Fresh market calls are the financial media's talisman. Pundits can metaphorically wave these lucky charms in front of the cameras to ward off any recollection of their last failed round of prognostication. Market leadership "rotates," you see, and unless you ride the merry-go-round of punditry and its 24-hour opinion cycle, you won't be able to keep up as the so-called experts lurch from one viewpoint to the next.
Remember when the pundit class was gaga over Dow 36,000? How 'bout Ben Bernanke's take on a housing bubble? There wasn't one, he indicated, back when he was nominated to become chairman of the Federal Reserve.
Even Alan Greenspan sounded similarly soothing tones a year before, proclaiming that "while local economies may experience significant speculative price imbalances, a national severe price distortion seems most unlikely in the United States, given its size and diversity."
I’m not here to take easy potshots at folks from whom I could also glean pearls of genuine wisdom. In truth, making market calls is a tough mountain to climb -- particularly when Wall Street is scaling a wall of worry over what it seems to be betting is a financial apocalypse.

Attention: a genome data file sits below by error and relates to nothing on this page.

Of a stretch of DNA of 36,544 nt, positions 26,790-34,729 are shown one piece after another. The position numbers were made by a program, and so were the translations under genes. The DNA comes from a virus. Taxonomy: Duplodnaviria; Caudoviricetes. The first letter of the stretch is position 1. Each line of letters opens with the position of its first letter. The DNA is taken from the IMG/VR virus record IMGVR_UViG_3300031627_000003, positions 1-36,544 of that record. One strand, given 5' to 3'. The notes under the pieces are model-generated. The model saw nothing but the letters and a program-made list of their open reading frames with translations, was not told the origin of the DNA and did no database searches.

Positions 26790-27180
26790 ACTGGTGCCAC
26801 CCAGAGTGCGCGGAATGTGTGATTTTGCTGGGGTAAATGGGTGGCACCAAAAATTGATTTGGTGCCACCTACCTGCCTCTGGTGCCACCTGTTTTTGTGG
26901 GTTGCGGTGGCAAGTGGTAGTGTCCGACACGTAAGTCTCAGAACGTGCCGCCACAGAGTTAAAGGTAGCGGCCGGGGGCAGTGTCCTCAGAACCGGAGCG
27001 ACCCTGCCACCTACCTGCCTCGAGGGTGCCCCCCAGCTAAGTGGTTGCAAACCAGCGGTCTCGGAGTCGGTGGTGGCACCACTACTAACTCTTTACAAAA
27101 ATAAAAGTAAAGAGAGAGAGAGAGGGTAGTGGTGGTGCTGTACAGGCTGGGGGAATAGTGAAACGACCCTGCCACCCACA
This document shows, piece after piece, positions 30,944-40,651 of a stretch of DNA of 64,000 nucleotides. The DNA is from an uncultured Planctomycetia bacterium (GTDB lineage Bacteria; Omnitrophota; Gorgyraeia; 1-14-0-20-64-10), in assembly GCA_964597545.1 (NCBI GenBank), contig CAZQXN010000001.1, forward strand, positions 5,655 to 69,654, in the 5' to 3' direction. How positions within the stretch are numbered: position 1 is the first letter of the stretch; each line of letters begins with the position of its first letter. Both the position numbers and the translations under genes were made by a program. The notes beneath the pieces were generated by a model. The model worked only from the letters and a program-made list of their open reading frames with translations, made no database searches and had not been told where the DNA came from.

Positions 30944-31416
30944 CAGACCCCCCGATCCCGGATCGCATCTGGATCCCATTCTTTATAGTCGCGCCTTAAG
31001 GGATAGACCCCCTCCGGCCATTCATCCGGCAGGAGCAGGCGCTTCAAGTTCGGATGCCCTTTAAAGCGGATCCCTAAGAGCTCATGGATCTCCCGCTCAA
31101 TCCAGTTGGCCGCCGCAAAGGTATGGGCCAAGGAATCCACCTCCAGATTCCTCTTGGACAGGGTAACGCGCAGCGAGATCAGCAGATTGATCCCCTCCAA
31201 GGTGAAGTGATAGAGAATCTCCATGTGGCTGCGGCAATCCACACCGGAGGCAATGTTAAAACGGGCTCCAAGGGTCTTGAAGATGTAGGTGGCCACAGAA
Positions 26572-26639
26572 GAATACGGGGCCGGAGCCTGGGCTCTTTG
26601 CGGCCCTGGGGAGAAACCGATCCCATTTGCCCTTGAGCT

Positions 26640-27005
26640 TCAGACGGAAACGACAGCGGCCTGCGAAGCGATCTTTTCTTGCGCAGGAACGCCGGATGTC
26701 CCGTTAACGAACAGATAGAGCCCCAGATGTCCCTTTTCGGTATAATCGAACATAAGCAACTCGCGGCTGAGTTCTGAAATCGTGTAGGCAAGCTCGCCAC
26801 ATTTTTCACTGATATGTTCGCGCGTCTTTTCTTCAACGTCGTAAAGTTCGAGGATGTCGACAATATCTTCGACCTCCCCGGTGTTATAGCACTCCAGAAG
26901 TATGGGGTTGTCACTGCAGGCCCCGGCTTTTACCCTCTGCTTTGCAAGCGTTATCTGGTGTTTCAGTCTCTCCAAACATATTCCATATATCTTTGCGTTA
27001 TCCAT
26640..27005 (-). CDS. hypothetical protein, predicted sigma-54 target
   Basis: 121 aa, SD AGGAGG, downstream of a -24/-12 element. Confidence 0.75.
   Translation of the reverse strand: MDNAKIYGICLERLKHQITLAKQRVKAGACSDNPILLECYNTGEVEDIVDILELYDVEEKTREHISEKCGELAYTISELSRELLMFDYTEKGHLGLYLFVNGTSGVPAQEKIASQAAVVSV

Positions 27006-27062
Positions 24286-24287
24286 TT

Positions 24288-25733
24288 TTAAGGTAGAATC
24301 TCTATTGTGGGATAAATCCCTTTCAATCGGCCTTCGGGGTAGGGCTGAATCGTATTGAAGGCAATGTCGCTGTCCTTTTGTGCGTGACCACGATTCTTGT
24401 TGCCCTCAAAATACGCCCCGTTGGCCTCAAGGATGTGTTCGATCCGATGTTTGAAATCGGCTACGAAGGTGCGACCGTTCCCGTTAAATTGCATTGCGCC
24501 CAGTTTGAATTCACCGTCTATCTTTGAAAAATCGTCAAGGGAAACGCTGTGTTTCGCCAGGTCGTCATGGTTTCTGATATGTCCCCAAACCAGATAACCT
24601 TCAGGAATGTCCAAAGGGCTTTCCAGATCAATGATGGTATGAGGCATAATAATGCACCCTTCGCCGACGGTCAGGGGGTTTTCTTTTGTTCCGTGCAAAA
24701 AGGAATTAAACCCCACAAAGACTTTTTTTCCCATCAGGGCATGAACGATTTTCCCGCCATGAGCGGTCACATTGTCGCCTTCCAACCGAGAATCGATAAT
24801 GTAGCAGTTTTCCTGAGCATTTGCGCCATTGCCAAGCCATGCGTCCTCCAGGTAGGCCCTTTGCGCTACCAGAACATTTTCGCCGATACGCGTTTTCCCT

Who'da thunk, for instance, that after the lengthy run-up of small-caps during much of this decade, their recent breather would prove so short-lived?
Year to date, the small-cap-centric Russell 2000 -- home to the likes of Chico's FAS
Follow the leader?
The moral of the story? As Shakespeare said, short-term market calls are subject to the slings and arrows of outrageous markets -- like those we've been living through lately.
OK, the Bard only said part of that, but the still message rings true. If pundits were actually held accountable for their market calls, the typical tenure of the typical prognosticator would be shorter than a two-year-old's attention span -- particularly when it comes to navigating speculative, fearful markets like the one we've been experiencing for more than a year now.
Far be it from me to make a market call, but I suspect we're on the cusp of what I'll dub -- just 'cause I like poetry -- a season of reason. I think we've seen the mirror image of the excesses that led to the market collapse earlier this decade, with so much doom and gloom currently priced in to the market that some stocks seem priced not just for a deep recession, but a nasty sequel to the Great Depression.
For long-term investors resistant to end-times rhetoric, that means bargains abound. Cases in point: Microsoft
Get 'em while they're cold
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Shannon Zimmerman runs point on the Fool's Ready-Made Millionaire service and doesn't own any of the securities mentioned. Microsoft is a Motley Fool Inside Value choice. You can check out the Fool's strict disclosure policy right here.